Thursday, 23 March 2017

Should We "Double It"?

Bobby Jones was not big on practising. He believed the game was best learned by playing it. This was in part due to the fact that he was quickly bored by hitting balls from a flat lie and would find himself firing shots off at a machine gun pace and end up tired and disgusted by the whole process. He eventually only practised if he had something definite to work on or fix. Once that was done he went home and let his mind and body rest until he next teed it up.

Ben Hogan absolutely loved to practise. A day he didn't practise was a day lost to him in his desire to perfect his shotmaking. Hogan's impact can definitely be seen in golf today, where practice is viewed as being absolutely essential for a top player. Hogan famously had Gary Player, who is one of golf's hardest workers and practisers, come to him for advice. He asked Gary to describe his practice sessions, to which he responded, "Double it."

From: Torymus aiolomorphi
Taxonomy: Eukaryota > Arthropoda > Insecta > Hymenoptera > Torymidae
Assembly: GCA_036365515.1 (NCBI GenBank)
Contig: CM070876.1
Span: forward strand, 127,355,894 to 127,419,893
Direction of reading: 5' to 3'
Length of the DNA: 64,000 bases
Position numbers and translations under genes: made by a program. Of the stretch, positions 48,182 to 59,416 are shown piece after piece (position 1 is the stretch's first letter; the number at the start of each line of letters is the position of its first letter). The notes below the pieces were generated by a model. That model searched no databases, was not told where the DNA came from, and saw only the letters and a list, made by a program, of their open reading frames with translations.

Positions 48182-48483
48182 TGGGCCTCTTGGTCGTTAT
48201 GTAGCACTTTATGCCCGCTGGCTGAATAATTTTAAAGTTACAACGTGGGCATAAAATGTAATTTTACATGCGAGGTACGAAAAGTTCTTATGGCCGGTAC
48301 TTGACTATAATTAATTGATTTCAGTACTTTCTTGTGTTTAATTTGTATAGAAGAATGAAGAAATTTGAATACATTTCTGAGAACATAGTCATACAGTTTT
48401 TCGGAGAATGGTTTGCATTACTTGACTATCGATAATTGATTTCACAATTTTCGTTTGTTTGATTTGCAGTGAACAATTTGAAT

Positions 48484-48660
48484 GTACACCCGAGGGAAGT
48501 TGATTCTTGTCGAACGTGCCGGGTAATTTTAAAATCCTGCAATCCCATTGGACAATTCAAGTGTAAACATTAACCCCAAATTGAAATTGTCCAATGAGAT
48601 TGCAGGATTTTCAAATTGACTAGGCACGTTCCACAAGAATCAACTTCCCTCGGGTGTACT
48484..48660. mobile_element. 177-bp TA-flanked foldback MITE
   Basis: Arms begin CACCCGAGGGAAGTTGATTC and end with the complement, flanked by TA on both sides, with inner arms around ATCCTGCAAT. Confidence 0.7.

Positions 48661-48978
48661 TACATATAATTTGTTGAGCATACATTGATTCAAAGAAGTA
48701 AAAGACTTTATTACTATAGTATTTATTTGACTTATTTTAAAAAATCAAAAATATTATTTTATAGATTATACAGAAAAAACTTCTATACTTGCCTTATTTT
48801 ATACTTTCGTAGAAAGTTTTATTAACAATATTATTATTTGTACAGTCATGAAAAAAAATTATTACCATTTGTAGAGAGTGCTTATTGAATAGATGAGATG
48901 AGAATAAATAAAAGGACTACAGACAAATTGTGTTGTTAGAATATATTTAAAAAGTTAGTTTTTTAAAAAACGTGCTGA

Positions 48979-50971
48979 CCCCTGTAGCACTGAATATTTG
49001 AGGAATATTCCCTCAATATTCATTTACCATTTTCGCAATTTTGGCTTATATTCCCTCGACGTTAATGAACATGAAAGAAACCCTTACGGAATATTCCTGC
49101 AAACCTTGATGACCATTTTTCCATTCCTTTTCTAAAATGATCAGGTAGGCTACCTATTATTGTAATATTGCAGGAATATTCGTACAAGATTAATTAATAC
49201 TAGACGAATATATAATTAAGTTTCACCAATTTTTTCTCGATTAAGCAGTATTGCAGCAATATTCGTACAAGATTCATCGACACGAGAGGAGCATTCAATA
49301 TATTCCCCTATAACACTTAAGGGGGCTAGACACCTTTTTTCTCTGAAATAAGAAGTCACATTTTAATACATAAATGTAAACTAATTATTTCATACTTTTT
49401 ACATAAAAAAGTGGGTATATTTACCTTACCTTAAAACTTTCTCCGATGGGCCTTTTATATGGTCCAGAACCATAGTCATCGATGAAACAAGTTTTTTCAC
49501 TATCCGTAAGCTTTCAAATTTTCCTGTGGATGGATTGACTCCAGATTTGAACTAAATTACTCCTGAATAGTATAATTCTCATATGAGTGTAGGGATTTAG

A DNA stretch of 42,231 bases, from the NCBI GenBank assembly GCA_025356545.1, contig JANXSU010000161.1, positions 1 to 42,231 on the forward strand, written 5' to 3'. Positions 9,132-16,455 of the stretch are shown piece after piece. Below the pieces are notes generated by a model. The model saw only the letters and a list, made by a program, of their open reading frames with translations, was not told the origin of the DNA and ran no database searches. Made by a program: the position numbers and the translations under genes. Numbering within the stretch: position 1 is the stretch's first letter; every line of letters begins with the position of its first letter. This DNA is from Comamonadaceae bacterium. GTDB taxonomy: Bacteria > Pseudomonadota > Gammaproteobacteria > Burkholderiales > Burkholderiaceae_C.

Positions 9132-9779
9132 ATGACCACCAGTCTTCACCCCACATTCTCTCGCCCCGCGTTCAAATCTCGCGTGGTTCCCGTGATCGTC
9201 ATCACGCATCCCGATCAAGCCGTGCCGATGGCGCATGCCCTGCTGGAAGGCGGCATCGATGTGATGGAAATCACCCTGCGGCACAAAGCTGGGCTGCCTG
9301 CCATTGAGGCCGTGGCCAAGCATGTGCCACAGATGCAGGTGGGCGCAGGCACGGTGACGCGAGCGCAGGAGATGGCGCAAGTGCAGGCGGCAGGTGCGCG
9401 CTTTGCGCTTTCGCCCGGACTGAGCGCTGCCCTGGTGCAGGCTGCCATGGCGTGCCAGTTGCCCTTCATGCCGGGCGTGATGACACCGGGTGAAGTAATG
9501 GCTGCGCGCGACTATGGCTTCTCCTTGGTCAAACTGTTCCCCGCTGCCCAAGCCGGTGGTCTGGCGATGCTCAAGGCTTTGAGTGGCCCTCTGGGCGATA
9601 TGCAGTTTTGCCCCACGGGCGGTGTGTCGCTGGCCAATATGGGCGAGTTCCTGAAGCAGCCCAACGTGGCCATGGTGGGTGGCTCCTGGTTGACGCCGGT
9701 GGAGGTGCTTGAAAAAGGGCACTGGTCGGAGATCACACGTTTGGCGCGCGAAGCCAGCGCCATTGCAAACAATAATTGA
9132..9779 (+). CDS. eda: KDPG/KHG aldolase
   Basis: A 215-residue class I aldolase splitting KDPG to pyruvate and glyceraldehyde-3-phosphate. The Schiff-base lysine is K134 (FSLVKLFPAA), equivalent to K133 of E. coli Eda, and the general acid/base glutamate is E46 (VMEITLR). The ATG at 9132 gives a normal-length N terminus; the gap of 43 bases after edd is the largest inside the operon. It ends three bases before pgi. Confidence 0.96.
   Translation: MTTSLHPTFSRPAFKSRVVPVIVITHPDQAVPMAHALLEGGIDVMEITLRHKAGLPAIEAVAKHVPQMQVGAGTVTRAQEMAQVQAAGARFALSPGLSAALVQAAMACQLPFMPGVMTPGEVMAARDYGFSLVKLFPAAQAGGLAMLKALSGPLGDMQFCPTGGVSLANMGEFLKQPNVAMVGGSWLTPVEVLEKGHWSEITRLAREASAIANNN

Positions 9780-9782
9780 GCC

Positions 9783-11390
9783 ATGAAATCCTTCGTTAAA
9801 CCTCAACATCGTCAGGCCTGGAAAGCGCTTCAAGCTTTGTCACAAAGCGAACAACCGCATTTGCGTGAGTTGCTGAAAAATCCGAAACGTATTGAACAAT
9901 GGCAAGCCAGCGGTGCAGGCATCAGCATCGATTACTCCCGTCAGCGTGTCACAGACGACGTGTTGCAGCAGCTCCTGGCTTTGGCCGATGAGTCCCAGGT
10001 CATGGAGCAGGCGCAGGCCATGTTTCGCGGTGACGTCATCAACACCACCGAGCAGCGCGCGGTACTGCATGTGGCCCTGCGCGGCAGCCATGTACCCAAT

Harvey Penick taught two very different golfers in Tom Kite and Ben Crenshaw. Tommy loved to practise. Ben wanted to play. Harvey had no issue with either of them. They were being true to their own personalities and both succeeded in the game they loved.

So, perhaps in golf, like life, we should avoid the word should. We need not feel guilty if we aren't spending hours hitting balls or working on some aspect of our game. We should practise if we have something to work out in our game, or if we are enjoying the process and want to practise. But if we haven't got the desire to practise, we shouldn't feel guilty. Perhaps that's just how we're wired. 

In the end, you can never, or should--there I used that word again--never knock a person for working hard on their game. But the fact still remains that the longest walk in golf is from the practice tee to the first tee; and there are lots of guys with grooved swings who can hit it perfectly on the practice tee, but struggle on the course. Golf is about much more than hitting balls. 

Still, I sometimes wonder if I'd be better if I practised harder. What if I "doubled it"? Fortunately, or unfortunately, the point is now pretty much moot because my back won't allow much practising even if I wanted to. So, I say, to thy own self be true. If you love to practise, good for you. If you don't, but love to play; no problem. Gary Player figured that the harder he practised the luckier he got. And that may be true for him, but my money would still be on Bobby Jones.